11 min read
Friday the 13th: the business of superstition
The October Effect
Scientists have been trying to explain the so-called “October Effect” in American investment markets for years. This phenomenon finds investors selling off their positions before May 1, holding onto their cash during summer months, then waiting until October is done and dusted to start buying again. There are several explanations for this, but the most common is that any self-respecting finance mogul knows October is historically a spooky month for stocks. The Panic of 1907 hit Wall Street in October, along with Black Monday and Black Thursday in 1929, leading to the Great Depression. This effect sends ripples across the sector in general, and less financial activity is expected in these months.
Closer to home
In the UK we’ve also adopted the “sell in May and go away” mentality, and according to a study conducted in 2002, it was found this effect dating back to 1694. So, if October is the unlucky month, then Friday the 13th must be the beacon of superstition. And does it affect our financial world? Well it actually might, but not in the way you think. Studies suggest that superstitious traders may be more inclined to sell on the 12th, and accordingly, prices should be higher on Friday the 13th. In stock trading, this effect is slowly dying out due to the widespread practice of automated trading, but in other areas of finance it’s worth remembering you might just be dealing with a particularly superstitious person holding the purse strings.
Werewolf on Wall Street?
Venture Capital might be younger than the world’s great stock exchanges, but if they’re half as superstitious as their trading floor cousins it could be cause for pause. Markets miraculously show a consistent dip during full moons and a boost during the new moon – that is in each of the G7 but Norway. We’ve yet to look into what happens when Mercury is in retrograde.. And the financial world is seemingly a fan of many an omens, like the Hemline Index (indicating the better the times, the shorter the skirts), the Skyscraper Curse (claiming the taller building are, the closer the economy is to crash) and even “The Superbowl Effect”.
Superstition in cultures
So we know what are considered unlucky in Western culture (number 13, broken mirrors, FCA investigations), but what about the rest of the world? A prominent superstition in Chinese culture is the number 8, where the pronunciation sounds similar to the word for “wealth”, “fortune”, and “prosper”. The number 4 on the other hand, sounds similar to the pronunciation of “death” and has been deemed unlucky. Investors have inherited this, and studies suggest that it’s being applied to the stock and housing markets. But it might also be something to consider if you’re planning on incorporating numbers into your company name.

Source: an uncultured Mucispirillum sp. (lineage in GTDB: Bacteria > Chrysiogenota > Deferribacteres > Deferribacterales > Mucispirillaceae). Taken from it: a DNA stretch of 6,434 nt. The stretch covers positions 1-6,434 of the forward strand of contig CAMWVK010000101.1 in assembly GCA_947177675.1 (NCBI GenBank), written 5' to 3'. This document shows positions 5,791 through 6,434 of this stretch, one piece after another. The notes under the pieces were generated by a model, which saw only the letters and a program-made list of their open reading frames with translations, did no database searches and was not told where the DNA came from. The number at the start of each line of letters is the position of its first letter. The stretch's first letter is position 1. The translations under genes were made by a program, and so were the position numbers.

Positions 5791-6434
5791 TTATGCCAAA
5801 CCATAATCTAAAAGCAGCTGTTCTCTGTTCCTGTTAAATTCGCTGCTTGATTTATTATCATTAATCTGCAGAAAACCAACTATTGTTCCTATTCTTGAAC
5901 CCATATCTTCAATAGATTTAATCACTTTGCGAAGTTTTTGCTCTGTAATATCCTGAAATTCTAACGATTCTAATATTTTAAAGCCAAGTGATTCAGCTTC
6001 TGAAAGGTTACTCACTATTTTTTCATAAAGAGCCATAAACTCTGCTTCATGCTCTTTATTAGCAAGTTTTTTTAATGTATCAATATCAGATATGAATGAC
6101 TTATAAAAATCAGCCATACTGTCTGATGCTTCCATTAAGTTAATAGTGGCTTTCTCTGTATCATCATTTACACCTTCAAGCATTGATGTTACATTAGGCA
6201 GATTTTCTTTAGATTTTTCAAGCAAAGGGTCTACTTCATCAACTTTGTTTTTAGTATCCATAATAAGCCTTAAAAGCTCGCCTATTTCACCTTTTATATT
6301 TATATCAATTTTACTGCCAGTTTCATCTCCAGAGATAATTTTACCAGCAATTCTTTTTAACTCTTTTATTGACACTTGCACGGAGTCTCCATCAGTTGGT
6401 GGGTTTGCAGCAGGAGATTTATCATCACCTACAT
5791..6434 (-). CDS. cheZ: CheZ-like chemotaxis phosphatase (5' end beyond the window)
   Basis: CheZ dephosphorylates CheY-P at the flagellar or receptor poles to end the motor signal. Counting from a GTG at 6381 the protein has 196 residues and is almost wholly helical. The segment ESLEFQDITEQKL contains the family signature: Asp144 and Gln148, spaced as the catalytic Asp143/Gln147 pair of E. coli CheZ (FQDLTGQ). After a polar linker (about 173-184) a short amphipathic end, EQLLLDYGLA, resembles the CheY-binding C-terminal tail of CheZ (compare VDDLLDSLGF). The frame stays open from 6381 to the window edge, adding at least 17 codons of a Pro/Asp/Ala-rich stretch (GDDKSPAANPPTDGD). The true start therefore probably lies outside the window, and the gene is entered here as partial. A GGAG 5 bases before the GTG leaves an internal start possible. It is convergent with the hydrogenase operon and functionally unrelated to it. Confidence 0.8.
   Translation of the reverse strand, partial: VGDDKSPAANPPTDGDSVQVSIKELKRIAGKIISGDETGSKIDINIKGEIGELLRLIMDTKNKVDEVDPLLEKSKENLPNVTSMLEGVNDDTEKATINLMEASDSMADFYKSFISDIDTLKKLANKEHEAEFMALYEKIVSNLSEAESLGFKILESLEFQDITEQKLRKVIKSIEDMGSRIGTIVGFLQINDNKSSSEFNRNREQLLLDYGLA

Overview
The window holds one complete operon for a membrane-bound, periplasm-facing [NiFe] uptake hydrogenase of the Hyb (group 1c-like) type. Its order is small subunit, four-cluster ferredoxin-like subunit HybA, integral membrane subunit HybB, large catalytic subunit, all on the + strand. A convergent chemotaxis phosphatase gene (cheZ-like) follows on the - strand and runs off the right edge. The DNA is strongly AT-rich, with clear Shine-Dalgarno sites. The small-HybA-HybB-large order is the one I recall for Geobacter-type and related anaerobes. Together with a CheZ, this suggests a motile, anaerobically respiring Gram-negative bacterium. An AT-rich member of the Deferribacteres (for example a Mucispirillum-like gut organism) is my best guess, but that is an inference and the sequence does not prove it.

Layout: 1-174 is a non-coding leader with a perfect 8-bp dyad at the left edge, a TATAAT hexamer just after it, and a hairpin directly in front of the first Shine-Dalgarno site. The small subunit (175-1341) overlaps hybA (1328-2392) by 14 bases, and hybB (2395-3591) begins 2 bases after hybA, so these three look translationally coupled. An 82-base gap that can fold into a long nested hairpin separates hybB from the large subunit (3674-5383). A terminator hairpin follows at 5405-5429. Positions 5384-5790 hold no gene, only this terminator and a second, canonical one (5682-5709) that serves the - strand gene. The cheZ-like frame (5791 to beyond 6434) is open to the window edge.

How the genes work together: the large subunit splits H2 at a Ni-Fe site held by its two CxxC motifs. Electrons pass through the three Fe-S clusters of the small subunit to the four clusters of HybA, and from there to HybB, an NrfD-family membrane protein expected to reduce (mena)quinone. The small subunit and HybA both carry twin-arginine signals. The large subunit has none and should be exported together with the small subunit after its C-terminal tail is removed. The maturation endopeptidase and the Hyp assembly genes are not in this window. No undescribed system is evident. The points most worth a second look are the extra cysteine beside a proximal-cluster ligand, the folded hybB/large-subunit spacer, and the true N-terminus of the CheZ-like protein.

Superstition is a spectrum
So why does this matter to you as a founder? As the world becomes more globalised and companies aim to scale and establish themselves all over the world, it’s an indication of how important cultural knowledge and catering to specific markets can be. Marketing strategies, sales approaches and products may work in one culture, but fail in another. Take this example for 2016, where a swanky, expensive art piece of a black swan was installed to complement a high-fashion mall in China. Investors weren’t fans, as black swans are considered very bad omens.
As finance becomes more globalised, analysing exactly which powers rule that world is not only important but necessary. Are we implying that it’s wrong to have superstitions, or that everyone working in finance believes in them? Not even close! (Although some studies suggest high-pressured roles breed more superstition.) But investors are subject to both market forces and the whims of their colleagues and peers. It’s an industry where small drops can cause huge waves, so may Friday the 13th be a little reminder that it’s worth considering all the things that influence the world’s biggest money machines.